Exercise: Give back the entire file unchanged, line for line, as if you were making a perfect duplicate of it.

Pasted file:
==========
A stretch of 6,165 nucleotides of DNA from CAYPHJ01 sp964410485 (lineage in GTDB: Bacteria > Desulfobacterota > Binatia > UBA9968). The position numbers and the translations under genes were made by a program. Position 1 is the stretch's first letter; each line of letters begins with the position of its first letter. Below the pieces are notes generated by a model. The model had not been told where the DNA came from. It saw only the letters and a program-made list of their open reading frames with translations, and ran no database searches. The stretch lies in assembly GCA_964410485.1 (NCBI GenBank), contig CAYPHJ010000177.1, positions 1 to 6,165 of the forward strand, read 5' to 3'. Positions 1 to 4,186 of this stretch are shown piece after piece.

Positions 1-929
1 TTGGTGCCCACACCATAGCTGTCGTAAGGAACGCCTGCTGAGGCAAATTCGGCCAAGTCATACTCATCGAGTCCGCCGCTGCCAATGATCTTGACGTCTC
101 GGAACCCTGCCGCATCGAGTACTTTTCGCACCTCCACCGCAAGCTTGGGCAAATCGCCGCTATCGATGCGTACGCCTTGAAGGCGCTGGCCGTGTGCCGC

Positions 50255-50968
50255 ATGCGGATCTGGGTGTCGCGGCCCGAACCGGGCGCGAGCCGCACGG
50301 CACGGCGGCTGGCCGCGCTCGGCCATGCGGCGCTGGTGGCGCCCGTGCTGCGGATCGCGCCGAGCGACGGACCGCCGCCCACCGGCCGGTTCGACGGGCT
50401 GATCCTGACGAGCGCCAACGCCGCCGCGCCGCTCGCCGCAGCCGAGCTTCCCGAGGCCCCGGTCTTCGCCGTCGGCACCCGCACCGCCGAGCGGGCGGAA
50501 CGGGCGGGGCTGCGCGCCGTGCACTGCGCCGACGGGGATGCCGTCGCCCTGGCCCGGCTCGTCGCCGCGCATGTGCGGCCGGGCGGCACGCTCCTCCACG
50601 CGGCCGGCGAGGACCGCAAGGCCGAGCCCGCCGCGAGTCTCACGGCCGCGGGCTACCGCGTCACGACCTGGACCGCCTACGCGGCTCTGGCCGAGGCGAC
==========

A stretch of 6,165 nucleotides of DNA from CAYPHJ01 sp964410485 (lineage in GTDB: Bacteria > Desulfobacterota > Binatia > UBA9968). The position numbers and the translations under genes were made by a program. Position 1 is the stretch's first letter; each line of letters begins with the position of its first letter. Below the pieces are notes generated by a model. The model had not been told where the DNA came from. It saw only the letters and a program-made list of their open reading frames with translations, and ran no database searches. The stretch lies in assembly GCA_964410485.1 (NCBI GenBank), contig CAYPHJ010000177.1, positions 1 to 6,165 of the forward strand, read 5' to 3'. Positions 1 to 4,186 of this stretch are shown piece after piece.

Positions 1-929
1 TTGGTGCCCACACCATAGCTGTCGTAAGGAACGCCTGCTGAGGCAAATTCGGCCAAGTCATACTCATCGAGTCCGCCGCTGCCAATGATCTTGACGTCTC
101 GGAACCCTGCCGCATCGAGTACTTTTCGCACCTCCACCGCAAGCTTGGGCAAATCGCCGCTATCGATGCGTACGCCTTGAAGGCGCTGGCCGTGTGCCGC

Positions 50255-50968
50255 ATGCGGATCTGGGTGTCGCGGCCCGAACCGGGCGCGAGCCGCACGG
50301 CACGGCGGCTGGCCGCGCTCGGCCATGCGGCGCTGGTGGCGCCCGTGCTGCGGATCGCGCCGAGCGACGGACCGCCGCCCACCGGCCGGTTCGACGGGCT
50401 GATCCTGACGAGCGCCAACGCCGCCGCGCCGCTCGCCGCAGCCGAGCTTCCCGAGGCCCCGGTCTTCGCCGTCGGCACCCGCACCGCCGAGCGGGCGGAA
50501 CGGGCGGGGCTGCGCGCCGTGCACTGCGCCGACGGGGATGCCGTCGCCCTGGCCCGGCTCGTCGCCGCGCATGTGCGGCCGGGCGGCACGCTCCTCCACG
50601 CGGCCGGCGAGGACCGCAAGGCCGAGCCCGCCGCGAGTCTCACGGCCGCGGGCTACCGCGTCACGACCTGGACCGCCTACGCGGCTCTGGCCGAGGCGAC